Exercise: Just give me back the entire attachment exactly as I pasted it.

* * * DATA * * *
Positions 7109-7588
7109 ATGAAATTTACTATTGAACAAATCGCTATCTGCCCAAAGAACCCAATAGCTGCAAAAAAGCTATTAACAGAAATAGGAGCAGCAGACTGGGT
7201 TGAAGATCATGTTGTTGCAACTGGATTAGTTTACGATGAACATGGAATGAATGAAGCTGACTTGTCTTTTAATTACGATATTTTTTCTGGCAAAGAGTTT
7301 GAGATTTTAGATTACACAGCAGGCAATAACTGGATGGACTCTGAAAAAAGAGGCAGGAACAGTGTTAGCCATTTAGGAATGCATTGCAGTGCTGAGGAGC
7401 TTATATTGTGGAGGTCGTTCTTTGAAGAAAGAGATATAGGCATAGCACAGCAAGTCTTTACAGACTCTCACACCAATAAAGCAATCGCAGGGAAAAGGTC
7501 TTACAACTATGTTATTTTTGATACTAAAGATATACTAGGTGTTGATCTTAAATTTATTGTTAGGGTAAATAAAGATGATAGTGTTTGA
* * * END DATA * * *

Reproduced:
Positions 7109-7588
7109 ATGAAATTTACTATTGAACAAATCGCTATCTGCCCAAAGAACCCAATAGCTGCAAAAAAGCTATTAACAGAAATAGGAGCAGCAGACTGGGT
7201 TGAAGATCATGTTGTTGCAACTGGATTAGTTTACGATGAACATGGAATGAATGAAGCTGACTTGTCTTTTAATTACGATATTTTTTCTGGCAAAGAGTTT
7301 GAGATTTTAGATTACACAGCAGGCAATAACTGGATGGACTCTGAAAAAAGAGGCAGGAACAGTGTTAGCCATTTAGGAATGCATTGCAGTGCTGAGGAGC
7401 TTATATTGTGGAGGTCGTTCTTTGAAGAAAGAGATATAGGCATAGCACAGCAAGTCTTTACAGACTCTCACACCAATAAAGCAATCGCAGGGAAAAGGTC
7501 TTACAACTATGTTATTTTTGATACTAAAGATATACTAGGTGTTGATCTTAAATTTATTGTTAGGGTAAATAAAGATGATAGTGTTTGA